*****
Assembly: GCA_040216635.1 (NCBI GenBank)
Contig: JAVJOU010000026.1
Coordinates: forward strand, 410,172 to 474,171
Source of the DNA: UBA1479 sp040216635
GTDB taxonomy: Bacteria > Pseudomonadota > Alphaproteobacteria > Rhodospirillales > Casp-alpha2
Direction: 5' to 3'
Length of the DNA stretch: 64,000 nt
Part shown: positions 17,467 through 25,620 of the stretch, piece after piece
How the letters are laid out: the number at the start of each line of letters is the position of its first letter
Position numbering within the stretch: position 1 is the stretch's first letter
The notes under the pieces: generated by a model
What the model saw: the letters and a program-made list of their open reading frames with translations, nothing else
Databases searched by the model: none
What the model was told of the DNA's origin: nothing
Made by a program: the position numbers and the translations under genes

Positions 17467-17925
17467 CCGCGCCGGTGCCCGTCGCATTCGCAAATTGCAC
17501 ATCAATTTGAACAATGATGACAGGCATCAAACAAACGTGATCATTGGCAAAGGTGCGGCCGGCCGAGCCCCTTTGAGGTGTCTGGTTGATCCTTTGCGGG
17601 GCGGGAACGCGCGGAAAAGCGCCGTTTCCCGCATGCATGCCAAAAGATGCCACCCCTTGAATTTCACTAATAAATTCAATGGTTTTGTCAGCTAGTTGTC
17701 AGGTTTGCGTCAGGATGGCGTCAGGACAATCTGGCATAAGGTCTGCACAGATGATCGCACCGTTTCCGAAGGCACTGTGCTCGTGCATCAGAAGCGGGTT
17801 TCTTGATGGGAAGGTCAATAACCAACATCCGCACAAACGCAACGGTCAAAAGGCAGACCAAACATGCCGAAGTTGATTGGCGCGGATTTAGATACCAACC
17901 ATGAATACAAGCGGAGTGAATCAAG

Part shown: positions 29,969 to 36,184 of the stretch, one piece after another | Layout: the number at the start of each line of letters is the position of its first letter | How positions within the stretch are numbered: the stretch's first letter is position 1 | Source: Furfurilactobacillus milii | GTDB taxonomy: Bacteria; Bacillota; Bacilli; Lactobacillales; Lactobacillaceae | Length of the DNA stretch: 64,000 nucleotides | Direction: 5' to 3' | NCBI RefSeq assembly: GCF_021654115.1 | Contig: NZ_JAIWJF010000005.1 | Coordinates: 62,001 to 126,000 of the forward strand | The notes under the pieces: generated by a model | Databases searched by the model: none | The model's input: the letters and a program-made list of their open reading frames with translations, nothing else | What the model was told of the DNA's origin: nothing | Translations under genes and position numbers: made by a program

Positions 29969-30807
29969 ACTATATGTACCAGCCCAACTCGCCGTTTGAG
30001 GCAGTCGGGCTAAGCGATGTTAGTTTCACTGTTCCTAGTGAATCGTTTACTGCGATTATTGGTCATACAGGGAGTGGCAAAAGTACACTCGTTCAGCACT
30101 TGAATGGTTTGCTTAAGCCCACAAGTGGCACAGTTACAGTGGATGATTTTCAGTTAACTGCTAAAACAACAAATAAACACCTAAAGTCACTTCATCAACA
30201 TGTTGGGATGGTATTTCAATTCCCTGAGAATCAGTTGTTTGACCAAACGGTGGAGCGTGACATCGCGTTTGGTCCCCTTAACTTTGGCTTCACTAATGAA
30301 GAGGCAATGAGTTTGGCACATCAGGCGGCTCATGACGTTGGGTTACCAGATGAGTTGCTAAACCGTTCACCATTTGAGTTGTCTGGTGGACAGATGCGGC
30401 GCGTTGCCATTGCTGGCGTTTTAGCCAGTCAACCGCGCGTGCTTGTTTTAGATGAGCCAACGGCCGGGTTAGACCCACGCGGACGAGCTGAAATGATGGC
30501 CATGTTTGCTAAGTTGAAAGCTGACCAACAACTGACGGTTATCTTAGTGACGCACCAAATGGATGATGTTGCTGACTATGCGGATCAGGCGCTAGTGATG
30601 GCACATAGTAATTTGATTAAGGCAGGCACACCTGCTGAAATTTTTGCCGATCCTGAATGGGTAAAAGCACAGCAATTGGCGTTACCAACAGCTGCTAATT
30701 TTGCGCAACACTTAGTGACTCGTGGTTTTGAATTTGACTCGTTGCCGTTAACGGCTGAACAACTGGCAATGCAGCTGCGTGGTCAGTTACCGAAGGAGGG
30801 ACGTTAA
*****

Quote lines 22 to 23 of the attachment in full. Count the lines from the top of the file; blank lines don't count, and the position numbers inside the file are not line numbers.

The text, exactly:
17901 ATGAATACAAGCGGAGTGAATCAAG

Part shown: positions 29,969 to 36,184 of the stretch, one piece after another | Layout: the number at the start of each line of letters is the position of its first letter | How positions within the stretch are numbered: the stretch's first letter is position 1 | Source: Furfurilactobacillus milii | GTDB taxonomy: Bacteria; Bacillota; Bacilli; Lactobacillales; Lactobacillaceae | Length of the DNA stretch: 64,000 nucleotides | Direction: 5' to 3' | NCBI RefSeq assembly: GCF_021654115.1 | Contig: NZ_JAIWJF010000005.1 | Coordinates: 62,001 to 126,000 of the forward strand | The notes under the pieces: generated by a model | Databases searched by the model: none | The model's input: the letters and a program-made list of their open reading frames with translations, nothing else | What the model was told of the DNA's origin: nothing | Translations under genes and position numbers: made by a program